Folding elastic is often used to sew the edges of elastic garments such as underwear, swimwear, pajamas, baby clothes, cloth diapers, etc. Because of its stability and wide range of colors, many people also use it as a hairband for babies and children. One side of the elastic is plush, which is comfortable for the skin, and the other side is often more decorative. The feature of the folding elastic is that there is an indentation down the middle, which helps to fold the elastic in half evenly when sewn as a binding.
When can I use it?
Folding elastic is most commonly used in garment production to bind the edges of garments, especially knitwear because the edges of elastic bands can be stretched. This is a clean edge treatment.
The edge width of the garment at the end of the edge of the clothes is reduced (i.e. without losing the fabric seam or folding). If you want to complete an edge with the folding elastic, but your mode requires different edge processing instructions, make sure you trim off the excess fabric before applying your folding elastic. Similarly, if your pattern needs a FOE to complete, but you want to fold your edges under one face or sew on one facing, make sure you add a seam allowance to your pattern.
Some techniques for sewing with fold-over elastic include:
1. Choose the width and finish of the folding elasticity that best suits your project. If you plan to use a foldable elastic as the edge binding, remember that you fold the width in half, which may lose the lovely printing effect.
Delicate underwear tends to look better with narrow FOE, especially if the main fabric is lightweight. Wider elasticity is better for fabric diapers or casual wear waistbands because it is stronger. If you will use FOE as a binding, avoid using FOE decorated with sequins as it may cause a scratch against the skin.
2. If the pattern you use does not require you to use FOE, you may need to eliminate seams on the edges of your clothes. FOE is sewn directly on the raw edges, so the fabric will not be sewn or folded. Check your style to see if seam allowances are already included if you really need them.
3. Sew a fold-over elastic in a flat, such as the leg hole before the side seam. This makes it easier to control and stretch, especially for smaller clothes.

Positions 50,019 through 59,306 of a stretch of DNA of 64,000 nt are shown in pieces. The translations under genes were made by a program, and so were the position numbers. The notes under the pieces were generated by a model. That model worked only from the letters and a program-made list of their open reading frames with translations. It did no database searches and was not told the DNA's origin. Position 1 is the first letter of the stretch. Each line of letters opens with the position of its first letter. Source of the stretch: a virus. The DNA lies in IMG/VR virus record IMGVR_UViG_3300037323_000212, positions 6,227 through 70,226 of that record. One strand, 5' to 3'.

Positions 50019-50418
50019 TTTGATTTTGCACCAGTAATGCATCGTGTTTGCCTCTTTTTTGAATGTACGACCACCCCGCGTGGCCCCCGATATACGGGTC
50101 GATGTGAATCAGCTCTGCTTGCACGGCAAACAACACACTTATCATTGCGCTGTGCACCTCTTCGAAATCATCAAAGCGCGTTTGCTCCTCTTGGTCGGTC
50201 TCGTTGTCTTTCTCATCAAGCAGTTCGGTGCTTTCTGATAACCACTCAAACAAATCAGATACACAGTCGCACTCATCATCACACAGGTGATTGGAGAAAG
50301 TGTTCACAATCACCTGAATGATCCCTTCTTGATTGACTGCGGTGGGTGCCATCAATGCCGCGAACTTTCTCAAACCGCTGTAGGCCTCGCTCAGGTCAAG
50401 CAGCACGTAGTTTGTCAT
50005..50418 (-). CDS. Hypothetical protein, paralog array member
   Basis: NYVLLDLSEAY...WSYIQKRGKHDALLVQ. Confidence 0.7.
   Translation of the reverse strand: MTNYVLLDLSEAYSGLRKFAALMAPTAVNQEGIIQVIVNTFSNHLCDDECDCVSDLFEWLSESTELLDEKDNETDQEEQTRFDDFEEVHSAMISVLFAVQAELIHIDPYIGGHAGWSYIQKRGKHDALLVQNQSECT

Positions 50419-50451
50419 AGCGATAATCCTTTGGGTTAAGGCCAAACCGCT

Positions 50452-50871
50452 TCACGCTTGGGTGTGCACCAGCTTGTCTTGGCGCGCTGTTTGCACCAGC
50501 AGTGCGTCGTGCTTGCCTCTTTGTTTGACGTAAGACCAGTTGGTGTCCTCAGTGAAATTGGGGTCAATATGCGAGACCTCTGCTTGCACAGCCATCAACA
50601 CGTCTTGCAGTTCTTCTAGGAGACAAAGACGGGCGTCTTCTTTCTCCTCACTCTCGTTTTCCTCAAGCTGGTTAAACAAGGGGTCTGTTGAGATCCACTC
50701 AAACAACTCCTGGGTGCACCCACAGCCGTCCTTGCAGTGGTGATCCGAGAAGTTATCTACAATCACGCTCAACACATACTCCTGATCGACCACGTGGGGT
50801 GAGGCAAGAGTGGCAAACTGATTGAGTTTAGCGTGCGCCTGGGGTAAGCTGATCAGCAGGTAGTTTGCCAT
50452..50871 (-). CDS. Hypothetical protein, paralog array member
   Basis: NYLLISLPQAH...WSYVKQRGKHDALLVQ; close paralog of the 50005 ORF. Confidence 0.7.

4. You have to make sure that the elastic band of the clothes is elastic. Use three-step zigzag or regular zigzag stitches to sew to your fabric. The three-step zigzag shape helps to eliminate the elasticity of the tunnel.
5. By clamping the edges of the fabric together, the FOE binding can be attached in one step, but keeping the fabric close to the center of the FOE is tricky. For simplicity, first, keep the FOE open and sew the fabric to half of the FOE, which will be inside of the garment.
This means that the right side of your fabric will face up, and the opposite side of your enemy will face up.
After sewing on one side, fold the elastic band to the right side of the fabric. If necessary, use a pin or clip to secure it, or you can use your fingers to gradually fold and pinch the elastic while sewing.
6. When you are sewing, make sure you stop with the needle. This way you can adjust or stretch the FOE without accidentally pulling it out from your feet.
7. Don’t be afraid to press your foldable elastic with an iron. Use low calories to help shape your FOE while applying it to curves. After application, a good press can help eliminate any ripples, forcing it to lay flat.
8. If you fix the FOE in a flat when you go to sew your side seams, first fix and paste the seams with a needle to ensure that the elastic edges across the seam.